1. The difficulty in this case is due to the fact that the Sub-divisional Magistrate passed an entirely illegal order. The opposite party filed an application under Section 144, Criminal P.C., alleging that there was a dispute likely to lead to a breach of the peace about the possession of a certain plot of land. The opposite party apparently persuaded the Magistrate that there was likely to be a breach of the peace; but, instead of adopting the sensible procedure of drawing up proceedings under Section 145, Criminal P.C., he took the ill-advised course of passing an ex parte order on the petitioner. He then made an absolutely illegal order directing the police to reap the paddy. As was almost inevitable the petitioner appealed to the District Magistrate who promptly set aside the ill-advised order under Section 144, Criminal P.C., and directed the Sub-divisional Magistrate to take proceedings under Section 145 if there was likely to be a breach of the peace. Either there never was any likelihood of a breach of the peace or the matter was settled temporarily by the action of the police. At any rate, no further proceedings were taken. The question, however, remained of the disposal of the paddy. The Magistrate ordered the police to thrash it and sell it and deposit the money in Court. Against that order the petitioner has obtained the present rule.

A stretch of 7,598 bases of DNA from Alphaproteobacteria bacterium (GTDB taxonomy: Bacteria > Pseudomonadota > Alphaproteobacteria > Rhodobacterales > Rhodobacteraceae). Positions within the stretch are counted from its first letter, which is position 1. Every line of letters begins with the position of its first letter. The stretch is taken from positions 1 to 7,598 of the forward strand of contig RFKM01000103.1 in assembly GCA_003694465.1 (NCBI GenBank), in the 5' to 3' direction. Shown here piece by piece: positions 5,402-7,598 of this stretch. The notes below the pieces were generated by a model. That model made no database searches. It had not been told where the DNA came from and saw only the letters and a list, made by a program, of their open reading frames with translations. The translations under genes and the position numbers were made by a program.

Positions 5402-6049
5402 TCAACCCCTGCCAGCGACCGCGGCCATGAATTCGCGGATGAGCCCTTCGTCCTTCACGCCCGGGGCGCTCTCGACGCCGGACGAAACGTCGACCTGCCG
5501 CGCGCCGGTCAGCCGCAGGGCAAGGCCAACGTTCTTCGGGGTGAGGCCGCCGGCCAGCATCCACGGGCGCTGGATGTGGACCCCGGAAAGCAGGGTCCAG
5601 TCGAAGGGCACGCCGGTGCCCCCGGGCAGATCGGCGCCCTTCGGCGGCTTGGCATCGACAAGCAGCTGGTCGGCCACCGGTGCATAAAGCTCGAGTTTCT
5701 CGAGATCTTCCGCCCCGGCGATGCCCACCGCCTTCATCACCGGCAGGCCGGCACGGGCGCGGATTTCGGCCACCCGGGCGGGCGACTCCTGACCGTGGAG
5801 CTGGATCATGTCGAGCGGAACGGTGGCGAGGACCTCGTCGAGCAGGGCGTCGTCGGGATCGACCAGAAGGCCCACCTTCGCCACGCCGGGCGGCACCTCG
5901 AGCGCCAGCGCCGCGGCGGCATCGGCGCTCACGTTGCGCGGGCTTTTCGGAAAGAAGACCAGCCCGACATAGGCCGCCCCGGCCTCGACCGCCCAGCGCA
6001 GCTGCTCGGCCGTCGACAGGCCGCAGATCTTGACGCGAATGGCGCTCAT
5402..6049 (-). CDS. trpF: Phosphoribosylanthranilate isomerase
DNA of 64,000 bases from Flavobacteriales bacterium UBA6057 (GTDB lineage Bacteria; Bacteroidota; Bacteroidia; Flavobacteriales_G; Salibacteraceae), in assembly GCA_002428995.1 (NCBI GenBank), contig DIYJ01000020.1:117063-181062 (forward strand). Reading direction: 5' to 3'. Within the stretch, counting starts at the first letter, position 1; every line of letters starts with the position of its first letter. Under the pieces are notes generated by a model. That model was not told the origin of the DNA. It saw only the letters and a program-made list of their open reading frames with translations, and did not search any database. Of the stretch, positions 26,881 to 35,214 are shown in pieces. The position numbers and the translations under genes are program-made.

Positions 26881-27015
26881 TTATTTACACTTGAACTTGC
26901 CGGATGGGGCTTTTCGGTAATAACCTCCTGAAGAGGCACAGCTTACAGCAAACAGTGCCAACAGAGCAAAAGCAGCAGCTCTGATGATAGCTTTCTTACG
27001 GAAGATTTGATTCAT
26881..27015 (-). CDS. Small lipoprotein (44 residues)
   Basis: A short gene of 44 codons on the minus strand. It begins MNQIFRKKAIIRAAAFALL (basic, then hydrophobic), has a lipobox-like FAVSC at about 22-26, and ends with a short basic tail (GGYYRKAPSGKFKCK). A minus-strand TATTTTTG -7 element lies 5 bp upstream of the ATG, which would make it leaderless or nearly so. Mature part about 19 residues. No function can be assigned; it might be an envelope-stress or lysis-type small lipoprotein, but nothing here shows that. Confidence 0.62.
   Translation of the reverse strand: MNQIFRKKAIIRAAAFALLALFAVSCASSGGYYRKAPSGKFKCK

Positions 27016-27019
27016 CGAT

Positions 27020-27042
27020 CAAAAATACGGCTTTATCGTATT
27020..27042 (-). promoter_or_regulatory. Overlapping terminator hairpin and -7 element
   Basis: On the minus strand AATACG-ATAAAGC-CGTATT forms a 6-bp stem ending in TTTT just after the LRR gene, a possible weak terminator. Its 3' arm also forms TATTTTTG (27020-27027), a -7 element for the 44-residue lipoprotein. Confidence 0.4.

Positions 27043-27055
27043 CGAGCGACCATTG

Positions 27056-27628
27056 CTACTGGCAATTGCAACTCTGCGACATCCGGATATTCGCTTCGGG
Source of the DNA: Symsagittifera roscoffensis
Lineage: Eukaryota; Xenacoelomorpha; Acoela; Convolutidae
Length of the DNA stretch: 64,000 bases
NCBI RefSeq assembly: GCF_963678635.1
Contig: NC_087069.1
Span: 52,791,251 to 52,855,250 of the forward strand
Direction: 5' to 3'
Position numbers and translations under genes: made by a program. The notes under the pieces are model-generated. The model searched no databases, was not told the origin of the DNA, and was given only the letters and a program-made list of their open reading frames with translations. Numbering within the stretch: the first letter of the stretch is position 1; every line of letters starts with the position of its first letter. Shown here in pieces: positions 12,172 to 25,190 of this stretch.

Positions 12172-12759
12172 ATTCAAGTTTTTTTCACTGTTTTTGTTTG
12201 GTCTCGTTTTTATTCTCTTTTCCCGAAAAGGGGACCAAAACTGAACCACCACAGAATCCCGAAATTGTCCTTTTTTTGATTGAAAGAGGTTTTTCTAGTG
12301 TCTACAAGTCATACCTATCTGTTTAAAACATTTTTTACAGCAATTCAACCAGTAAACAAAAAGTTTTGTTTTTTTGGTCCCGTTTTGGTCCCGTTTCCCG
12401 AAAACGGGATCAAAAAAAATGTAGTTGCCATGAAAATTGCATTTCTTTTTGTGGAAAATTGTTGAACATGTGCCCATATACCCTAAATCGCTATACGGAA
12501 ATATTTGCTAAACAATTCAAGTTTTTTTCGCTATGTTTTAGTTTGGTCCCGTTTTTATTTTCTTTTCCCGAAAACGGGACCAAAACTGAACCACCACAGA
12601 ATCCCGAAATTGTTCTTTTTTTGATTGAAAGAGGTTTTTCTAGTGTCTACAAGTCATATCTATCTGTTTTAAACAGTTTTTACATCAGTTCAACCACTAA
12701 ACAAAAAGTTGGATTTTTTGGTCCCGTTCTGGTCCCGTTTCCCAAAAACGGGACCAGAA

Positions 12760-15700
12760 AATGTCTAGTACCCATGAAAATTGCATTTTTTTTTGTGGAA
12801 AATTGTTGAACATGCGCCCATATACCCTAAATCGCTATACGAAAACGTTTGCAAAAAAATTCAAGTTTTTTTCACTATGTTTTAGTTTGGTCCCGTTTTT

2. There is no justification whatever, in the absence of proceedings under Section 145 and an attachment order under Section 146, for detaining this money for an indefinite period in Court. Now it is a matter of common experience that the party who applies for an order under Section 144 is usually not in possession. The only object of applying for such an order is that he may seize possession behind the back of the party who is already there. The opposite party managed to obtain such an order but it has been set aside by the District Magistrate who pointed out that there were no grounds whatever for supposing that the opposite party is in possession of the disputed land. He, therefore, certainly cannot be allowed to reap any benefit from that ex parte order. Then, in the second place, if the opposite party was really in possession of the disputed land, I cannot conceive why he should be content with an order directing his money to remain in the custody of the Court apparently forever. The fact that he remained content with that order is in itself sufficient to suggest that the petitioner was really in possession. If the opposite party has any title to the disputed land, he should establish it in proper proceedings. The rule is accordingly made absolute and I direct that the paddy be returned to the petitioner.